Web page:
“…it’s harder for people to affect change in themselves,” finished the Gremlin.  “Look, it’s related a bit to the ‘love it or leave it’ syndrome.  If you force something to go against its natural tendencies, you’re going to break it.  What totally sucks, as I’m sure you’ve realized, is although YOU may be aware of a breaking point and ease off the pressure, others don’t always, so you’re left in the role of backing down and away to relieve the pressure.  And YOU specifically, my friend, are way tired of backing down.”

I considered that for a moment.  At last I came up with a very potent and concentrated pill of thought, one I wasn’t sure I wanted to feel the side effects from.  

“If,” I began, “I tend to be a certain way in living.  On or off.  Black or white.  Doing or not doing.”

“Love it or leave it,” said the Gremlin.

“Yikes!” I exclaimed. 

“Exactly.  The thing is, no one is asking you to change.  Personally, I think it’s unfair for anyone to ask anyone else to change their root style.  However, what is easier to change is how you let outside events affect you.”

“Oh sure,” I said, “easy for you to day.”

“Yup,” said the Gremlin.  “But never said it was easy.  Easier, I said, than the other way.”

“What is the other way?"

“Changing yourself.”

“But I like who I am!” I exclaimed.

“Listen up, you bonehead!  That’s why I am suggesting the other way.  I like you too, for the most part, except for times like maybe right NOW!  You won’t be changing yourself, just changing a part of how you ingest things.”

“Getting a bit testy, aren’t we?” I teased.

The Gremlin rolled his eyes.  “You’re just getting in the way of yourself again.  Stop over-thinking, analyzing, dissecting – just STOP!  You are like that goofy memory foam.  You push out any new thought until your original shape is back.  But maybe that shape is not quite right to begin with.”

“So,” I began, “I’m not quite right.”

“Maybe,” said the Gremlin, “but who truly is?  The trick is to not look at your life as though you’ve been doing things wrong.  Maybe you have and maybe you haven’t.  Who cares?  The trick is to start doing some things differently.  Better?  Maybe, but certainly differently.”

“What if these new things aren’t the right way either?” I countered.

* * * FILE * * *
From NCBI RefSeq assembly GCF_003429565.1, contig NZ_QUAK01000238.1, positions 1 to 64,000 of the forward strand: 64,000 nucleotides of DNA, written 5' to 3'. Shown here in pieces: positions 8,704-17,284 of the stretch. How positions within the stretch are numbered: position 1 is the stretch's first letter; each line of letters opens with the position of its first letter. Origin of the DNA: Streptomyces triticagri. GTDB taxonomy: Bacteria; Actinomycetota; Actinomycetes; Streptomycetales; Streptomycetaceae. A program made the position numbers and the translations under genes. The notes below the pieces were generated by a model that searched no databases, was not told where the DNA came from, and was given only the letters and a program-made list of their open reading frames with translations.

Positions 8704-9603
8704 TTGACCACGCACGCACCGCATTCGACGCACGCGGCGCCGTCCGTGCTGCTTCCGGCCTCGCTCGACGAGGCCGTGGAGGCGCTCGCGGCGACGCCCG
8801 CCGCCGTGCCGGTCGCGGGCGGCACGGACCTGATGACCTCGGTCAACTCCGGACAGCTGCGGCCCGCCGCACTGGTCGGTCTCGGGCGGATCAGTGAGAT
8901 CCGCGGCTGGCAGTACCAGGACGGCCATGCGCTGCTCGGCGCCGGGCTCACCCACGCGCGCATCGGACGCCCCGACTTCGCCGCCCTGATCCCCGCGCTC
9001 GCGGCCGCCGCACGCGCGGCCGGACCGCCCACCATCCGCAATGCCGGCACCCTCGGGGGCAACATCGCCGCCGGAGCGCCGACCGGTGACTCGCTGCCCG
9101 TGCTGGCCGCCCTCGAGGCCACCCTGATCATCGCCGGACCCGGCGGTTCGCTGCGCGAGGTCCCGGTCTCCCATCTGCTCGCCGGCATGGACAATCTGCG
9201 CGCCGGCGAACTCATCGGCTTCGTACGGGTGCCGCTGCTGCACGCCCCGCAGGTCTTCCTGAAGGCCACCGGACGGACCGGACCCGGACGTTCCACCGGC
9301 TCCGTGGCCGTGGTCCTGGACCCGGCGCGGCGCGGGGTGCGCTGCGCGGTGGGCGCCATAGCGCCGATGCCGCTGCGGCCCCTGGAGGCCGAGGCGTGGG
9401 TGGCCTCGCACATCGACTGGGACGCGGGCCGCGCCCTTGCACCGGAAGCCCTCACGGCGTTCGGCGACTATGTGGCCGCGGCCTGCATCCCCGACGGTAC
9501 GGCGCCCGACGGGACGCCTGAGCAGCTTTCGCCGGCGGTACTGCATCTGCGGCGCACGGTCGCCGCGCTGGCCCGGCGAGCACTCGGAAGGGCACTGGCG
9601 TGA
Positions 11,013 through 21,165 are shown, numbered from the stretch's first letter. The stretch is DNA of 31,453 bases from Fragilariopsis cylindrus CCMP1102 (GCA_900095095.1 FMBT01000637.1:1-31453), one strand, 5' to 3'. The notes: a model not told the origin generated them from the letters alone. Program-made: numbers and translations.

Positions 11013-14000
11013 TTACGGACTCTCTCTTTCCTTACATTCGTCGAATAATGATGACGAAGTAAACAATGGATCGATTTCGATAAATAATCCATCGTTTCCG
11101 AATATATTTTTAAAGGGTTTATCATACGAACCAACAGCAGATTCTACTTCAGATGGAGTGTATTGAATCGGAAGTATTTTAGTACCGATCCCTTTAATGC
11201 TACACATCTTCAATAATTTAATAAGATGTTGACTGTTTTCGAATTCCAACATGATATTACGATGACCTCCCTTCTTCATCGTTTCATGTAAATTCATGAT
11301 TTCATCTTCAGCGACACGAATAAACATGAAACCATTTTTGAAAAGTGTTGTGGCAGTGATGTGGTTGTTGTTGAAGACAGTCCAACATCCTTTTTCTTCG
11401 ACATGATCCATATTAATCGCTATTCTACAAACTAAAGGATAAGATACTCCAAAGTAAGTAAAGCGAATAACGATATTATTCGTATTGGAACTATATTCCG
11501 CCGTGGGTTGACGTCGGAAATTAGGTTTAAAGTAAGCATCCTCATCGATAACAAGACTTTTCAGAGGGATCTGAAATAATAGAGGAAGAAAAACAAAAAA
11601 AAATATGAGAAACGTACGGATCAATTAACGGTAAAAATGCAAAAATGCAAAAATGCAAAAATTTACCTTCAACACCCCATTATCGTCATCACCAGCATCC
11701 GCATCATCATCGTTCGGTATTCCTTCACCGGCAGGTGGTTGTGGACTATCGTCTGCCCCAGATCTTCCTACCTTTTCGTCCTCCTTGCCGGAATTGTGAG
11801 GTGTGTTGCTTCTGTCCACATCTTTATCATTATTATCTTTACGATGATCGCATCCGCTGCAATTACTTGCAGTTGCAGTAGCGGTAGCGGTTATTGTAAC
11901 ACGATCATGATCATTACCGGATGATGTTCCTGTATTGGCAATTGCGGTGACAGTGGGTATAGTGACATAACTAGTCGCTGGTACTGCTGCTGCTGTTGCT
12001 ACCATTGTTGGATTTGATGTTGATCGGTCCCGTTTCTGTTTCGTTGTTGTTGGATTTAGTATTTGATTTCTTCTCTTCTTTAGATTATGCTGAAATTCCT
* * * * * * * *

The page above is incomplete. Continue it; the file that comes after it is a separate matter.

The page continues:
“Then you go out and try something different again.  And if that doesn’t work, try again, and again, and again, if you have to.  There are infinite and infinitesimal ways to present, to react, to digest.  Sometimes you get lucky and you get pretty darned close on your first or second try, and only some minor adjustments are needed.  Other times, it could be months or years before you latch onto something that works.”

“That,” I said, “sounds like a pain in the ass.”

“Agreed,” said the Gremlin.  “It’s frustrating as hell.  And remember, as I said before, people and situations change, which requires some change on your part.”

“So you’re saying I’ll never be caught up.  I’ll always be doing this conscious adjustment.”  I felt like I was whining.

“In a word, yes.  But no one is ever caught up, really.  We’re all doing minor adjustments constantly.  It’s just more automatic, from practice and familiarity.  Look, taking driving a car as an example.  At this point, today, you think you’re a decent driver, maybe better than most.  Whatever.  But many of the adjustments you do while driving are automatic.  You regularly check your mirrors, you drift a bit one way and you apply just enough pressure on the steering wheel to correct it, you let off on the gas as you near another car or stop sign.  You don’t go to a signal light at 40 miles-an-hour-per and then slam on the brakes.  You ease into the stop.”

“I prepare,” I said, pleased with myself.


“Okay,” I said, “point taken.  But driving is a relatively emotionless event…”

“For you, maybe,” interrupted the Gremlin.  “There are some mighty high-strung drivers out there.  Come to think of it, I’ve heard a few colorful descriptions coming from your…”

“Oh, shut up,” I said, without really meaning it.

“But I know what you’re asking.  And the answer is relatively simple, once you get over the hump.”

“What hump?” I asked.

The Gremlin had that look in his eye of a great revelation.  “When a kid is learning to ride a bike, the whole process is daunting.  Big machine, large moving parts.  The thrill of speed mixed with the sheer terror of not being able to stop.”

“Fear,” I said.

“And lots of it,” continued the Gremlin.  “And the tears and the bloodied knees and the humiliation and the frustration are where, now?”

“I can’t remember when I couldn’t ride,” I said nearly as a whisper.

“It’s automatic,” kneaded the Gremlin.  “So, take that knowledge that with practice and perseverance the fear will diminish as it is replaced with knowledge and skill and automatic behavior.”

“I hate that I’m not a great arguer.  It’s like I want to be a black belt just so I can know I could kick somebody’s butt if I get hassled.”

“Hey, just because it’s not your strength doesn’t make it a weakness,” prophesized the Gremlin.  “You probably won’t win the Tour de France or mountain bike down Mount Everest, but that doesn’t mean you can’t ride a bike.  Your black-or-white, on-or-off, love-it-or-leave-it mentality is showing.  Why not be a yellow belt?  Why does it have to be black?”

“The emotional stuff makes me wig out.  I feel like I’m in the wrong, I’m in trouble, I’m at fault.”

“Habit, habit, habit,” chanted the Gremlin.  “Nothing more.  If you question something, as in, ‘What did I do wrong?’ then you probably didn’t do anything wrong and are living with past, and dated, mentalities in a present physical world.  You are watching the latest widescreen 10 zillion pixel color DVD on a 13 inch black and white television.  You are seeing new stuff, the DVD, the old way, the TV.  You’ve got to bring yourself into the present, with all the new information you possess.  Otherwise you’re not doing anyone, kids, relationships, and especially yourself, justice.”